NB: This comment is my own. I thought it up. All of these thoughts are my own, and not those of anyone else.

I’ve had exactly the same problem with Three in the last 2-3 weeks, but only when I’m in my flat in East London and when I’m connected to the HSDPA network.

CS told me a transmitter had gone down in my area, which was causing the problems. That was 2 weeks ago, though, so they’re hardly in a hurry to fix it…!


Also, even if you have a benchmark of god performance, sometimes ongoing network optimisation means where you had good coverage, due to a site reorientation, change in RF parameters etc can have a detrimental effect on some users. Networks are engineered for overall quality, not for your front room. It may be that due to an increase in users complaining elsewhere nearby, the sight was tweaked to meet their needs but has robbed you of what was marginal but workable coverage. The life of an RF engineer is a study in professional compromises.

Or you could (and IMHO this is most likely) have a bung handset. All phones and software builds have differing RF performance (a major network I know of withheld a popular handset for months recently because they were unhappy with the RF performance. Their competitors were not so cautious, and suffered massive handset returns as a result).

Go back to a handset you are happy with for a few days and see if there's a change. If so, return the new one you have. If not, pursue the “my mobile site's knackered” line. Might be a pidgeon's built a nest in the antenna or a rat's eaten the waterproof tape on the 7/16th connectors and water's got into the feeder. Or any one of a thousand possible physical causes. I once visited a dead site, to find a few hundred rats had eaten their way in through the unused cable glands and were happily snuggling up to (and weeing on) the nice warm BTS.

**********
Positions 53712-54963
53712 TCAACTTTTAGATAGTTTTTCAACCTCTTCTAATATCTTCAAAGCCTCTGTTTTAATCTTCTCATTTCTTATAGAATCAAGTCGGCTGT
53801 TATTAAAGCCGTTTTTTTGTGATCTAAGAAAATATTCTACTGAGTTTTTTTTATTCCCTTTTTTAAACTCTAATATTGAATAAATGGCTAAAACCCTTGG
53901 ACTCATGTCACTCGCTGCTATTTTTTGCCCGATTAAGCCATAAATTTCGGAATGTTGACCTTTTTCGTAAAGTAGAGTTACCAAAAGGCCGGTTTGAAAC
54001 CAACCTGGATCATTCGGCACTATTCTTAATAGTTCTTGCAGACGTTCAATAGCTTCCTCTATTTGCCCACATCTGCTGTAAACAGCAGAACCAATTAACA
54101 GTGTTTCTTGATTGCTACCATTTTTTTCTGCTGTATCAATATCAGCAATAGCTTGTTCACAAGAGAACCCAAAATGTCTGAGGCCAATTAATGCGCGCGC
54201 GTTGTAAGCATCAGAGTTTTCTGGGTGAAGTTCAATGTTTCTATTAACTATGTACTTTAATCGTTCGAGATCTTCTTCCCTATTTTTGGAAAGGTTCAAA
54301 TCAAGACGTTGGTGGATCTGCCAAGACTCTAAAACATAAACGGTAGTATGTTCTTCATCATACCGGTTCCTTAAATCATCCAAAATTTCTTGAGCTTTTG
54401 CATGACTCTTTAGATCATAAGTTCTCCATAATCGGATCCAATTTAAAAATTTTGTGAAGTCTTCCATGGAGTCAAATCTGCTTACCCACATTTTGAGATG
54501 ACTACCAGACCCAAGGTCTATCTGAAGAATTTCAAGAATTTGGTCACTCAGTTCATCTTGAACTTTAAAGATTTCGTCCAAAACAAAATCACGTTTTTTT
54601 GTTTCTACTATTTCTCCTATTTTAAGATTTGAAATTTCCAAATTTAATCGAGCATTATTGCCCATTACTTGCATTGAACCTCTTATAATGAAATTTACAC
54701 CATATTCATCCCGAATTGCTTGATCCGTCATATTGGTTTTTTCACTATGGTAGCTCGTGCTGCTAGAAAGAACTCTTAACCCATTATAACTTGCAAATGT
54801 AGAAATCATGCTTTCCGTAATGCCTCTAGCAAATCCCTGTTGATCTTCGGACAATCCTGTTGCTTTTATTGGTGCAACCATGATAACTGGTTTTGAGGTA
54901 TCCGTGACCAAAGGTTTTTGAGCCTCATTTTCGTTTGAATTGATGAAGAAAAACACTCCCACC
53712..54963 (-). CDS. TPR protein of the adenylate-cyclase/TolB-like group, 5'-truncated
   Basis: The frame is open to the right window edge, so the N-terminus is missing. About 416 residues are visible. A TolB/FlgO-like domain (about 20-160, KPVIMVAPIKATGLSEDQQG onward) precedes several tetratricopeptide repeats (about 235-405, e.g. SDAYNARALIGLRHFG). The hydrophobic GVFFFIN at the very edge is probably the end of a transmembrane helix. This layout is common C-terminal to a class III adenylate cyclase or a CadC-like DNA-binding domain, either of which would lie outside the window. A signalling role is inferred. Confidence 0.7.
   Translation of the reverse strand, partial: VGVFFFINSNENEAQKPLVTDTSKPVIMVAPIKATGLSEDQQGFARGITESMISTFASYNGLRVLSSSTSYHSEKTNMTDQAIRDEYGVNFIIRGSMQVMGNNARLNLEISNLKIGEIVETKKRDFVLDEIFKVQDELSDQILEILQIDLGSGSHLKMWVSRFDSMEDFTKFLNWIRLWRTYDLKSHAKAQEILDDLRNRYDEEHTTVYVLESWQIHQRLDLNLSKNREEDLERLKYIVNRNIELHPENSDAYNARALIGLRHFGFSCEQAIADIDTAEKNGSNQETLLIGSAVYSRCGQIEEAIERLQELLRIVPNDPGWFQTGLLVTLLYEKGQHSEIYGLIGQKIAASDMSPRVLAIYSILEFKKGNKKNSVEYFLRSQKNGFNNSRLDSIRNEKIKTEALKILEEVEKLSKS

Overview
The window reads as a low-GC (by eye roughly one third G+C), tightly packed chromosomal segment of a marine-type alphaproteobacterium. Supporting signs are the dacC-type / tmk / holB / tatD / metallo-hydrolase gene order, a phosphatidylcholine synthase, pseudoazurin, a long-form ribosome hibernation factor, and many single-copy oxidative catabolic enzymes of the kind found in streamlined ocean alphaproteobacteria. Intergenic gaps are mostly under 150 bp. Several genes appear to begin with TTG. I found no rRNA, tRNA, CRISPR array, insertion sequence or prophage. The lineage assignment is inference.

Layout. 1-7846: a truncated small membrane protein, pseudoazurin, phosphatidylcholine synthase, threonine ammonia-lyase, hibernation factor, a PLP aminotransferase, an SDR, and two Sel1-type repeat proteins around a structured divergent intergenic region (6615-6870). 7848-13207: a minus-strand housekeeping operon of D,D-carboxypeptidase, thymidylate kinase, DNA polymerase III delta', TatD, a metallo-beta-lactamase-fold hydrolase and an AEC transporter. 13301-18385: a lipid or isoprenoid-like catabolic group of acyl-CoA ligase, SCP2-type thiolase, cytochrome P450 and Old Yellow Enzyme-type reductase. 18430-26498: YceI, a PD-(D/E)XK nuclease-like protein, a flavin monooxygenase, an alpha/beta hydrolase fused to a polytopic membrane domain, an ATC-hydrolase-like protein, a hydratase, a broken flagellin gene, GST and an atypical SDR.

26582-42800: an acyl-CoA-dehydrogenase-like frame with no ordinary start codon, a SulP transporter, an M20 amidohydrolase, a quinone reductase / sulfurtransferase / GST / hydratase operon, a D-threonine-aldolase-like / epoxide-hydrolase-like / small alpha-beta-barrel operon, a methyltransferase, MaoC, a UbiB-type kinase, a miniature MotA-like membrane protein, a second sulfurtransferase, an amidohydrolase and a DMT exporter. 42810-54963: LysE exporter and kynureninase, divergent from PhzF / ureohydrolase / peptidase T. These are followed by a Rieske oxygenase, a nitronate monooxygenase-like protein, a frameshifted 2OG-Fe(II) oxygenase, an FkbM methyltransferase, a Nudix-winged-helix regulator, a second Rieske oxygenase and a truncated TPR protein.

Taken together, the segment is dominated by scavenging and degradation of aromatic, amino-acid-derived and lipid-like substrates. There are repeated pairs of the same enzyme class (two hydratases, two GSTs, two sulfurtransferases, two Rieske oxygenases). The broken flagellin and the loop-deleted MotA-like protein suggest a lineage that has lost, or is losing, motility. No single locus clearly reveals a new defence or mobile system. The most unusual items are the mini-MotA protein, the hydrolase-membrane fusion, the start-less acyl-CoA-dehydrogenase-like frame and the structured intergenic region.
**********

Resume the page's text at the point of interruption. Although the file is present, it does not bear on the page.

Too much rat wee = poor coverage.


Hi Will,

Wow, 5G! *cough*clueless*cough*. I don't think I have to say much about that.

Regarding the crisp bag: if you eat all the crisps, hold the bag up to the phone and point it out the window, the metal crisp bag *may* act as an antenna.

Then again, maybe it won't.

If a number of subscribers have the same issue in an area, 2-3Km radius, then it could be an issue with that area.

But as Mike42 mentioned below, there are alot of reasons why this issue could be happening.

The best thing is: continue to call support, and escalate it if necessary. When people can't spend their money on the operators networks, the operator looses revenue. They don't want that. reiterate:

NB: This comment is my own. I thought it up. All of these thoughts are my own, and not those of anyone else.

Your welcome Ben.

Regarding the operator firmware version, or not, well I do not know *exactly* what the operator puts into it, other than branding, their services. I don't know if they modify the network interaction.

Try the PhoNetInfo software it is useful. Keep that device for a few days/weeks and try to establish what you “normally” get.

Network layouts don't usually change frequently, except for the reason of “making them better” (ahem!).

If this issue is happening in a high-population area, then there is probably something wrong.

Keep an eye on Cell ID, if that changes frequently *and you do not move your location* (a high number of times a day) then something is not right.

End game: It can be difficult to find the issue. Keep notice of these things and it can help.

Hope that helps.


NB: All my own thoughts and opinions.

@mike42 Wow! I really like that idea. I think I will be trying that next time I have to talk to a CS phoneline

“Hello, I don't speak English well. I am from Ireland. I want to talk to some person in Irish.”

Good one.